Figure 3: Illustration of autoencoder architecture. Source: Kaloskampis et al. (2020).

Figure 3: Illustration of autoencoder architecture. Source: Kaloskampis et al. (2020).

Autoencoders use forward deep neural networks to compress (via convolutional layers and pooling layers) and then decompress (via deconvulation layers and unpooling layers) the original data. This is somewhat comparable to saving an image file at a lower resolution and then trying to reconstruct the higher resolution image from the lower resolution version.

Autoregressive models are being explored to improve on some of the shortcomings of GANs models (Leduc and Grislain, 2021). Autoregressive models use a variant of a regression formula, that allows for the prediction of the next point of a sequence, based on previous observations of that sequence.

Other methods of note are Synthetic Minority Oversampling Technique (SMOTE) methods, which create synthetic data instances based on existing instances from the original data (Chawla et al., 2002). Many of these deep learning methods are being used to create differentially private synthetic data. To learn more about differential privacy, and differentially private synthetic data, refer to Chapter 4 of the Synthetic Data for Official Statistics: A Starter Guide.

With improvements in technology and computational capacity, implementation of machine learning processes has become easier and more accessible. Thus, it is natural that machine learning approaches have increasingly been used to generate synthetic datasets. More specifically, the use of deep learning models has become appealing because of their capacity to develop powerful predictive models based on large datasets.

The balance between disclosure risk and utility

Disclosure risk considerations: The Organization of Economic Cooperation and Development (OECD, 2003) defines disclosure as the inappropriate release of data or attribute information of an individual or an organization. When we talk about disclosure risk, we refer to the possibility of disclosure occurring. Disclosure risk applies to any data released – aggregate, microdata or synthetic data.

There are two main types of disclosure – identity disclosure and attribute disclosure. Identity disclosure occurs when a record in the released data is recognized as matching to an individual for whom the attacker (someone who deliberately seeks to disclose or breach confidentiality rules) knows values of the released data from another source. Attribute disclosure is a scenario where an attacker observes an individual in the data that appears to be a unique match to a known individual. An attacker may use the released information in data to obtain more information for the individual.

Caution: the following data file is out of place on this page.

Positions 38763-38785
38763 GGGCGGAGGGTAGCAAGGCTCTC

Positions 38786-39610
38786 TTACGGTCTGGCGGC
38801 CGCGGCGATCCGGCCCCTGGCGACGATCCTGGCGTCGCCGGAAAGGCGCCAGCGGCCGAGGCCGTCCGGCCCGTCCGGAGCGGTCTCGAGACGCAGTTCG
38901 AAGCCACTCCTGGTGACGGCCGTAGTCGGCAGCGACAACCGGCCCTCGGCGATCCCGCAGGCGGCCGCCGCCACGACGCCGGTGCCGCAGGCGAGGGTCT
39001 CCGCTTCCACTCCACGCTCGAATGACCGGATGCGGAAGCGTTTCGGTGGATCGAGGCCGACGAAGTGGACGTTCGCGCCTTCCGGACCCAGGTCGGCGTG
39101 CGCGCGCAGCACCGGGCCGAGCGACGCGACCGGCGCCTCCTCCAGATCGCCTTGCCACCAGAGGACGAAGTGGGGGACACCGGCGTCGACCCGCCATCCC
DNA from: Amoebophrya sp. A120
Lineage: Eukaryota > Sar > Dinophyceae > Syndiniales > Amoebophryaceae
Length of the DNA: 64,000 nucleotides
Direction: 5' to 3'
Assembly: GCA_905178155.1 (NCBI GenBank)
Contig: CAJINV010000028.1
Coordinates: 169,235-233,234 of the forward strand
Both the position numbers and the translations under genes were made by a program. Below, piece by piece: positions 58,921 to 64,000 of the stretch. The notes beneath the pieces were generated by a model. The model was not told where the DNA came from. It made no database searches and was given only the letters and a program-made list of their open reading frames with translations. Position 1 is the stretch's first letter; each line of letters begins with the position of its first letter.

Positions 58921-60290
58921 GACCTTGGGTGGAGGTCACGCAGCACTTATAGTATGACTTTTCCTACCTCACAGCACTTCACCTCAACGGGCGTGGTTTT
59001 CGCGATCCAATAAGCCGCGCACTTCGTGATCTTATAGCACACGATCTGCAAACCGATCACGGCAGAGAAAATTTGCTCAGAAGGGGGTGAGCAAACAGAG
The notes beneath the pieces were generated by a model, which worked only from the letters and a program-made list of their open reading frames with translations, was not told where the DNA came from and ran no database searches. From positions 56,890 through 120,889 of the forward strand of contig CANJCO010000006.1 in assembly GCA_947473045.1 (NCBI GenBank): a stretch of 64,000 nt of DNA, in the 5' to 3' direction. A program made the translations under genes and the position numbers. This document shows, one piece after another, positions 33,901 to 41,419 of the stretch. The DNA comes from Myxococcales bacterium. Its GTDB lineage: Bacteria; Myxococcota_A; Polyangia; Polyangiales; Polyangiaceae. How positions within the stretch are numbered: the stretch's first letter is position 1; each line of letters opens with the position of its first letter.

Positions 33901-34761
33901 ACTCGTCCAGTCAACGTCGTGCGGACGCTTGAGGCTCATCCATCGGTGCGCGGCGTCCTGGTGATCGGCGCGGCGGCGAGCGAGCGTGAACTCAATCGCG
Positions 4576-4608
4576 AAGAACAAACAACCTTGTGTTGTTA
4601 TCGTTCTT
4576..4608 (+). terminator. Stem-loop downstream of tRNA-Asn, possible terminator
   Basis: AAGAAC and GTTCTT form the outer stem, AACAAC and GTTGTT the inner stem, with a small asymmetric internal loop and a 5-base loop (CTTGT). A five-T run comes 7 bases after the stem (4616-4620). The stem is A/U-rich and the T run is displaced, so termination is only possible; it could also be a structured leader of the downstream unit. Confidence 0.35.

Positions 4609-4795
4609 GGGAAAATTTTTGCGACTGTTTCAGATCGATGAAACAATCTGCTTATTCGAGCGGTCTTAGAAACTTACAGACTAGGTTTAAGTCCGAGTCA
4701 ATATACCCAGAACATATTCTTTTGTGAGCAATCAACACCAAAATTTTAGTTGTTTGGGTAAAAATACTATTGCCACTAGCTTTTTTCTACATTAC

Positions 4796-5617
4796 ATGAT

Although no record in a fully synthetic data file corresponds to a real person or household, in the sense that all values were generated, there is a concern that attribute, and identification disclosure risk could still be present as well as perceived disclosure risk. These situations could impact the reputation for the data holders and put respondents' willingness to participate in surveys or census, at risk. Therefore, NSOs may still decide to add disclosure control layers by using more traditional statistical disclosure control measures on top of the data synthesis's generation process.

In the end, it is important to realize that NSOs should choose whether to implement additional disclosure control methods on their synthetic data, as well as any specific privacy preserving techniques, based on their own legislative and operational frameworks. Chapter 4 of the HLG-MOS starter guide presents common privacy preserving techniques and other statistical disclosure control measures, including differential privacy.

Utility: The utility, or analytical value, of a synthetic dataset reflects how useful that dataset is to the purpose or the use case. Most often, the utility of synthetic data is based on how similar the conclusions are between the synthetic data and the original confidential data.

The HLG-MOS starter guide presents two broad categories of utility measures. They are "general" and "specific" measures. Specific measures are useful when evaluating a specified analysis. General utility measures are used in two main scenarios:

  1. To compare different synthesis methods for the same dataset in order to generate the most useful synthetic dataset for the user.
  2. To diagnose where the original and synthetic data distributions differ and thus tune the synthesis methods to improve the utility of the synthetic data.